At the start of the year, many predicted that everything would blow over and that nothing would come of it. So, rather than heeding warnings from abroad, they continued doing what they were doing.
When cases peaked, they estimated that there would be a summer slump, and so they prepared to leave lockdown with a bang, investing heavily in new stock and new opportunities.
That didn’t happen, and those investments just created a massive black hole in their finances.
Some businesses have been able to profit from this time, even with the knowledge that they couldn’t predict how things would turn out. They invested in the things that customers needed during lockdown and they made it easier for those products to be bought online and for their staff to work from home.
While their competitors were being rigid and hoping things would go back to normal, these innovating thinkers were beating the nationwide slump and raking in the profits.
They adapted quickly and acted based on what customers were actually doing and what common sense predicted they would do, as opposed to simply crossing their fingers, investing big, and then waiting for the world to do them a favor.
$100,000 Insights From Kristina Bucaram
At the end of my interview with Kristina Bucaram, I asked her what advice she would give to young entrepreneurs—advice that anyone just getting started with entrepreneurship can use to kick-start their career.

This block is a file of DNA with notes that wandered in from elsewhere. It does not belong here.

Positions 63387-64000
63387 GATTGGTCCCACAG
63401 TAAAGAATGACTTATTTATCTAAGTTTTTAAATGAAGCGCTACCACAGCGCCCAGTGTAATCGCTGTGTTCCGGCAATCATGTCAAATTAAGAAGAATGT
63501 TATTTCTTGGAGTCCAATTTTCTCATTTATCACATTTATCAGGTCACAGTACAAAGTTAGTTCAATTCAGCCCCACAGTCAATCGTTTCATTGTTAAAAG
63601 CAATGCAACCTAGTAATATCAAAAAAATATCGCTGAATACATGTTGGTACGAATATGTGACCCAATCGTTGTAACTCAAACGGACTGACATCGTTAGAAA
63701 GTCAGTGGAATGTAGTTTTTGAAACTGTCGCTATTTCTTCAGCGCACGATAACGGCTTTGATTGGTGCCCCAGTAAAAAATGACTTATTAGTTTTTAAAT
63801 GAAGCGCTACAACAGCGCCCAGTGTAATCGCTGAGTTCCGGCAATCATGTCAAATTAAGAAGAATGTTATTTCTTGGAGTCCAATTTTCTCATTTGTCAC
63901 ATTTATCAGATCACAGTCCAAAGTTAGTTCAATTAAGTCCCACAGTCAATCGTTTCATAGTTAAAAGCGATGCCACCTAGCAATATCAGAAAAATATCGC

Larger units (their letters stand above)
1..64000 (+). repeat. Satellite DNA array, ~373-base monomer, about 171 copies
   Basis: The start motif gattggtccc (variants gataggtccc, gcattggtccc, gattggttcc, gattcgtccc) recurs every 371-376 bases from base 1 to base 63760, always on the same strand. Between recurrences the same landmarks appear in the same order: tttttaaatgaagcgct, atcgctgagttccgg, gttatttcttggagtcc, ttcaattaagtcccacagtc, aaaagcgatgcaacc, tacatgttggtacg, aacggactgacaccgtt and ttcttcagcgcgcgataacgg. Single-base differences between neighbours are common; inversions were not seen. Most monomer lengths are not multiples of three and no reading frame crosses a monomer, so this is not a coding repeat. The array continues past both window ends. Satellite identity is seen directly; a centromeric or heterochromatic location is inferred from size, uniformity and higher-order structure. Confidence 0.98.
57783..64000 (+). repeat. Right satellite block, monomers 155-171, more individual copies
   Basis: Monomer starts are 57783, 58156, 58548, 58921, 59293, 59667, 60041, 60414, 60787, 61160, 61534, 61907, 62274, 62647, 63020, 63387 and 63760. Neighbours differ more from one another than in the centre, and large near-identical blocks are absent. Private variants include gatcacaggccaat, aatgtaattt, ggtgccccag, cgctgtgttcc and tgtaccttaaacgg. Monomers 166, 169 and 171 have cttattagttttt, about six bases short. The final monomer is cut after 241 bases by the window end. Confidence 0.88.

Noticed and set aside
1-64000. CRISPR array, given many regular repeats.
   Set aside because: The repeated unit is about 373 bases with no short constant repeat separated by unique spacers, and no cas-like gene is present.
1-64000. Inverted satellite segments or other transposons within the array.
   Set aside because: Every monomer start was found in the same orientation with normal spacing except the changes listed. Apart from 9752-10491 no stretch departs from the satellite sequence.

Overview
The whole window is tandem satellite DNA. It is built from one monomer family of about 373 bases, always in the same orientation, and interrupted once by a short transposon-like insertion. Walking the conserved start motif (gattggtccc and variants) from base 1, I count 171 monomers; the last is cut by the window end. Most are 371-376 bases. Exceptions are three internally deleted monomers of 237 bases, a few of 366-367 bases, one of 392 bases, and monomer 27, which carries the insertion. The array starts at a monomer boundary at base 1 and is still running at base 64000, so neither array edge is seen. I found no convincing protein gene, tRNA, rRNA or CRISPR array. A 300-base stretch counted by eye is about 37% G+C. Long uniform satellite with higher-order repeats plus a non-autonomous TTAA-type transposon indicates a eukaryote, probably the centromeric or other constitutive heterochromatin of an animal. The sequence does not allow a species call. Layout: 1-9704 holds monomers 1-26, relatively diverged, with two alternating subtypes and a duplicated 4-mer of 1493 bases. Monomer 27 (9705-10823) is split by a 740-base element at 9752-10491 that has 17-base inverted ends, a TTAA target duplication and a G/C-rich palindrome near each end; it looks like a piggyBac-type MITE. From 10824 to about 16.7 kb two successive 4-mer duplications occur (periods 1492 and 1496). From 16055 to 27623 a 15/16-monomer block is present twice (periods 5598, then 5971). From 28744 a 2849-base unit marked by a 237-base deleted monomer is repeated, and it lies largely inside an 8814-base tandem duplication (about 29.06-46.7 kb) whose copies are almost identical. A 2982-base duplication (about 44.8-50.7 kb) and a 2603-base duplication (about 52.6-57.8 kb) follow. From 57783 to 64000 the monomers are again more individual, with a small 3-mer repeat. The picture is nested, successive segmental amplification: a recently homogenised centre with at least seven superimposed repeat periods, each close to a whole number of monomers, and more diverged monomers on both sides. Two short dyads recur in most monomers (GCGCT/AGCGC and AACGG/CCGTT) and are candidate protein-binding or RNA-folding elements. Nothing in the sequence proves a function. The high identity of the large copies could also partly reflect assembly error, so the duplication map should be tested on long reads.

After all, Kristina Bucaram built a multifaceted empire. She has an immense wealth of experience behind her, and not just in the vegan and raw foods industry. To build an empire like Kristina’s, you need to know your way around retail, distribution, and negotiating, and you also need to know about personal branding and content marketing.
If anyone can advise on how to live a successful entrepreneur life, it’s her.
“With consistency and dedication, you can achieve anything”.
That’s the advice that she gave and it’s advice that will no doubt help many of you follow in her footsteps and in the footsteps of personal brand experts like her.
The problem with this advice is that people aren’t always ready to hear it.
There is an old cliché in creative professions like acting, writing, art, and music where aspiring creatives are so desperate for help that they ask their idols what the secret is.
They expect to be told that there is a magic platform they can use; a person they can speak to, a number they can call. They want to hear that the secret to being a successful musician is to play a specific type of music in a specific venue, and that the secret to being a published author is to send your queries to a specific agent or publisher.